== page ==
Volvo S40 First generation
|1995 to 2004|
|Assembly||Born, Netherlands (NedCar) Rayong, Thailand Pretoria, South Africa Shah Alam, Malaysia|
|Body and chassis|
|Body style||4-door sedan 5-door station wagon (as V40)|
|Related||Mitsubishi Carisma Proton Waja|
1.6 L I4 1.8 L I4 1.9 L turbocharged I41.9 L diesel I4 2.0 L I4 2.0 L turbocharged I4 Standard in North American models and only available in North America rebadged as 1.9T
4-speed automatic 5-speed manual5-speed automatic
|Wheelbase||2000–01: 2550 mm (100.3 in) 2002–04: 2557 mm (101 in)|
|Length||2000–01: 4470 mm (176 in) 2002–04: 4521 mm (178 in)|
|Width||2000–01: 1720 mm (67.7 in) 2002–04: 1717 mm (67.6 in)|
|Height||2000–01: 1410 mm (55.5 in) 2002–04 S40: 1423 mm (56 in) 2002–04 V40: 1426 mm (56.1 in)|
In the summer of 1995 Volvo released the S4/F4 series but had to change the model's name as it conflicted with Audi who had already reserved the "S4" name. The quickly renamed S40 saloon (sedan) and V40 (Ferrari objected to F40) estate (station wagon), manufactured at the NedCar factory in the Netherlands (a pre-Ford joint venture between Volvo and Mitsubishi Motors) and based on a common platform with the Mitsubishi Carisma. The V40, with Drag coefficient of 0.32,was the first whole model to be introduced under the direction of the British designer Peter Horbury, Volvo’s Design Director, and was marketed in Australia, North and South America, and the Far East. The V40 was named the ‘Most Beautiful Estate Car in the World’ at an Italian award ceremony.
In 2000 Volvo updated the 40 Series ("Phase II"), implementing a number of technical improvements, e.g., improved engine management, direct (diesel) fuel injection, extra safety features, larger brake discs, new front suspension and steering, revised rear suspension, larger tires and a widening of the track width. A minor facelift gave larger headlights, more streamlining and larger rear light clusters as well as minor instruments and fascia re-design.
The 40 Series cars were equipped with four-cylinder engines, such as a 1.9 turbo diesel or 1.6 (1588 cc), 1.8 (1731 cc, later increased to 1783cc), 2.0T (1948 cc), 1.9 T4 (1855 cc, later increased to 1948cc) or 2.0 (1948 cc) fuel-injected gasoline engines all of which are derivatives of the modular whiteblock engine series that started life in the Volvo 960 and carried in both 5 and 6 cyl formats in Volvo's bigger FWD cars. There was also a 1.8 L (1834 cc) Gasoline direct injection engine provided by Mitsubishi as part of the platform sharing between the 40 series and the Carisma.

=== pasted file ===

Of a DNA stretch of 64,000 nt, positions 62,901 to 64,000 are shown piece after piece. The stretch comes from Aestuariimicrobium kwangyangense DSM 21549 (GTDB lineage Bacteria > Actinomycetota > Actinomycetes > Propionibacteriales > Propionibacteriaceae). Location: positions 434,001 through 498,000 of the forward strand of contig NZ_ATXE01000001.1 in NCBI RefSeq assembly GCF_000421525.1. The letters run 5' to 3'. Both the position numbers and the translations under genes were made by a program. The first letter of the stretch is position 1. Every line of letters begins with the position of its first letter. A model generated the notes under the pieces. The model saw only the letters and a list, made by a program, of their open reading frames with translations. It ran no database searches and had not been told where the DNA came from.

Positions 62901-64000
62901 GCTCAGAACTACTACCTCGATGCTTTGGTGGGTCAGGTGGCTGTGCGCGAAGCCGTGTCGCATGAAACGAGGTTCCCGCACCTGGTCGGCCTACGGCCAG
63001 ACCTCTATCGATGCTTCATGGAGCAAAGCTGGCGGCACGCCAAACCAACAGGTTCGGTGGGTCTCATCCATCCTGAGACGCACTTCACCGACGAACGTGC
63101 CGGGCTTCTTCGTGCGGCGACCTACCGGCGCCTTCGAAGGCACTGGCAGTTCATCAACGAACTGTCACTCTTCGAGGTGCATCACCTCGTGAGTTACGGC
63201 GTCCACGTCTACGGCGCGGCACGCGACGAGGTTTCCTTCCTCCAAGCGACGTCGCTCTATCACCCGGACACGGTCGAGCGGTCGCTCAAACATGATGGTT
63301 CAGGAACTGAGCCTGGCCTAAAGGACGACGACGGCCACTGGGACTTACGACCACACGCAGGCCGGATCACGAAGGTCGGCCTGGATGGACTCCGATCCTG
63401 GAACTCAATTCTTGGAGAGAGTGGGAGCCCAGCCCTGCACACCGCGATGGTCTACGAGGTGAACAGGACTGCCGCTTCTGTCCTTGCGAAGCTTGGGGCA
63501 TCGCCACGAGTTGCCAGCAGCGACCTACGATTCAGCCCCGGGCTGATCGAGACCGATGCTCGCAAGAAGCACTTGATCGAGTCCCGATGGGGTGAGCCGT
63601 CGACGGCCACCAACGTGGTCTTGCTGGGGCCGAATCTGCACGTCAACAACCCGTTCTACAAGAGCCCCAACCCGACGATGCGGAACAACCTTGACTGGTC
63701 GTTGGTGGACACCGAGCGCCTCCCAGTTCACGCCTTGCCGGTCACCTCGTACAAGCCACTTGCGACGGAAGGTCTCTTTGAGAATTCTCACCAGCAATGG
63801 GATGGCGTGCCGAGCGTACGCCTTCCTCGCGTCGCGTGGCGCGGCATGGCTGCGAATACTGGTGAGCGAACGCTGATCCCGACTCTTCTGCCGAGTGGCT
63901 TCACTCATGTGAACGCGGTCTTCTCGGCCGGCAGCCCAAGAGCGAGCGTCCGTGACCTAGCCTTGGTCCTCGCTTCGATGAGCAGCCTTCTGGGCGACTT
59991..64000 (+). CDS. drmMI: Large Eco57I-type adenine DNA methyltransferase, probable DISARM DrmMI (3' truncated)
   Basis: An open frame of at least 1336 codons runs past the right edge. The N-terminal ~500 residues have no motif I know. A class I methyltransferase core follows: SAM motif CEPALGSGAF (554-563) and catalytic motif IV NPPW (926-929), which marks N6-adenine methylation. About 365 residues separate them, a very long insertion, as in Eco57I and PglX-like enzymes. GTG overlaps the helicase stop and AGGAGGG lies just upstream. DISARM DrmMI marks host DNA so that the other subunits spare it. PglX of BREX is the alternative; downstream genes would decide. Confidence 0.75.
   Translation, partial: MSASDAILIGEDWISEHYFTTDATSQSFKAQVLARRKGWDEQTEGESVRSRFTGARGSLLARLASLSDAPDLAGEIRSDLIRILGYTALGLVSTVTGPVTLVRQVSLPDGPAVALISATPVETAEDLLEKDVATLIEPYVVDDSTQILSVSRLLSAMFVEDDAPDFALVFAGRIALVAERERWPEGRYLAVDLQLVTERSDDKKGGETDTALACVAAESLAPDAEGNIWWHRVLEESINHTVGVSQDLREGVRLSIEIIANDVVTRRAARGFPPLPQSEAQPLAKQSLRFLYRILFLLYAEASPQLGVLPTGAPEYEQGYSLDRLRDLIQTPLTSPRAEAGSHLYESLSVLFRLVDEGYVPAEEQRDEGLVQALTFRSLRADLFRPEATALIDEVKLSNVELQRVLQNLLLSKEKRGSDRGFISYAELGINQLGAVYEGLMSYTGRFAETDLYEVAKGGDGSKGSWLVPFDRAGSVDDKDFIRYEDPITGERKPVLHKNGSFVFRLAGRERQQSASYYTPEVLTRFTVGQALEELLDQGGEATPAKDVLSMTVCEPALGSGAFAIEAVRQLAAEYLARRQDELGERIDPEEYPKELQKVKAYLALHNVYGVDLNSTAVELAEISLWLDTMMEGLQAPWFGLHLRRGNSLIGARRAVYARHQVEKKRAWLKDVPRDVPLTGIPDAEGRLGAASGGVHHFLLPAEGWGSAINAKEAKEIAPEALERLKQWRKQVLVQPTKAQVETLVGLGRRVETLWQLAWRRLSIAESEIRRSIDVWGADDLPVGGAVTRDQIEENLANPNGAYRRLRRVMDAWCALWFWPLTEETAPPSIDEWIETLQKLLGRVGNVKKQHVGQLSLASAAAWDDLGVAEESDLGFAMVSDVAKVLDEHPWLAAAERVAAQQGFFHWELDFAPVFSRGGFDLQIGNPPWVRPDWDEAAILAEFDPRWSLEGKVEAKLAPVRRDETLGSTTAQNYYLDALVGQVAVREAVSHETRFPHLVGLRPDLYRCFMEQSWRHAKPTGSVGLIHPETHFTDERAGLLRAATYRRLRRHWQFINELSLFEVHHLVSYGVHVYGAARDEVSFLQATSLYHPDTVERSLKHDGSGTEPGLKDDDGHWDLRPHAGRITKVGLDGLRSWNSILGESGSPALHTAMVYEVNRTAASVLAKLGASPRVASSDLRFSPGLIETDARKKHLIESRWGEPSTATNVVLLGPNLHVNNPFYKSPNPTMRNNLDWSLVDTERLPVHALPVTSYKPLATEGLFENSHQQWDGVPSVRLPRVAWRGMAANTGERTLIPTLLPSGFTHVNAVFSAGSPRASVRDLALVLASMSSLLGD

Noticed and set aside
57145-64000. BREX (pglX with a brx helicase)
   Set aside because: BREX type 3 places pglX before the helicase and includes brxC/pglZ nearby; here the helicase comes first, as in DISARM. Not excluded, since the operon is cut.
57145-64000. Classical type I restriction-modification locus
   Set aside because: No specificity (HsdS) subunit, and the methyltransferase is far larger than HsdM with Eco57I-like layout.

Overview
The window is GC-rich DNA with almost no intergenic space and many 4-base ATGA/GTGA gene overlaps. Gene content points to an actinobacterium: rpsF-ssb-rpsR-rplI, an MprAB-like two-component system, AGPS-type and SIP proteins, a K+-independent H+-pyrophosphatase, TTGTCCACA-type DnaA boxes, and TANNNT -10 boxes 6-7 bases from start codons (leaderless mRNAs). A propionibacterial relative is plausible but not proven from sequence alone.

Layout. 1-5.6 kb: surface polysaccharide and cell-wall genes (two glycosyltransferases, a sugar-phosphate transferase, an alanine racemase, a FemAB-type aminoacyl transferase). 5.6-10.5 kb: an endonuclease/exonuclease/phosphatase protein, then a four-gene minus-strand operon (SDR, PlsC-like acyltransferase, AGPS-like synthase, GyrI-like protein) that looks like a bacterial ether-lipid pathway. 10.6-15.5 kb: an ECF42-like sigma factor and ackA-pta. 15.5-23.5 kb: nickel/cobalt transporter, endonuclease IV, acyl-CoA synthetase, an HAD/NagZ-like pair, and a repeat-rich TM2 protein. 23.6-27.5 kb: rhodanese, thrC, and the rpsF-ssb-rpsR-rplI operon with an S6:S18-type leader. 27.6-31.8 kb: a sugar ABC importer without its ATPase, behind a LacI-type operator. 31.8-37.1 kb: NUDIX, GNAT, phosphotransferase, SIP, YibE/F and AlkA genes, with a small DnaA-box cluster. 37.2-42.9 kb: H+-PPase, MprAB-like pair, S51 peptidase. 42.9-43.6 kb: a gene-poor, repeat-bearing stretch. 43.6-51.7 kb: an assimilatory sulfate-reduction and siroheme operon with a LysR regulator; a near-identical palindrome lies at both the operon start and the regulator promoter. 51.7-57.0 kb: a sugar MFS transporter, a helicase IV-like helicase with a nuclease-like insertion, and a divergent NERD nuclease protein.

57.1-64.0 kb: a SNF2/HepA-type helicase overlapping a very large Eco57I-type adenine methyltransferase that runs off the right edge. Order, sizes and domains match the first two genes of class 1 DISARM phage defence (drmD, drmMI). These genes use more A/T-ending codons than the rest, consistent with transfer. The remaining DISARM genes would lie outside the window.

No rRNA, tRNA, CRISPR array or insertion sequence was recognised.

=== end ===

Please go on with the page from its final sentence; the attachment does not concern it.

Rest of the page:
The Volvo S40/V40 series was a completely new car from the ground up, with no engines, with the exception of the 1.9 Turbo Diesel engine carried over from the old 400 series.
The low (2.0T) and high (1.9 T4) pressure turbo variants were positioned at the top of the motor range. The 2.0T was rounded down and badged as 1.9T and was the only engine available in North America. The 5 speed manual transmission, widely available in Europe was not certified in North American S40s, with the 5 Speed automatic as the only option. No electric CVT transmission was planned unlike the 440 HTA / High Tech Auto CVT that had been released before the 400 series was completely phased out.
In the United Kingdom, trim levels were XS, SE and CD.
A racing version (S40) was introduced in the British Touring Car Championship in 1997 and in 1998 the car, with Rickard Rydell, took the championship. It was also used in the Swedish Touring Car Championship.
Due to the common platform, many components of the suspension and drive train are compatible with Carisma as well as the Mitsubishi Lancer Evolution III, and Proton Waja.
The Volvo S40 was the first car to earn four stars in Euro-NCAP.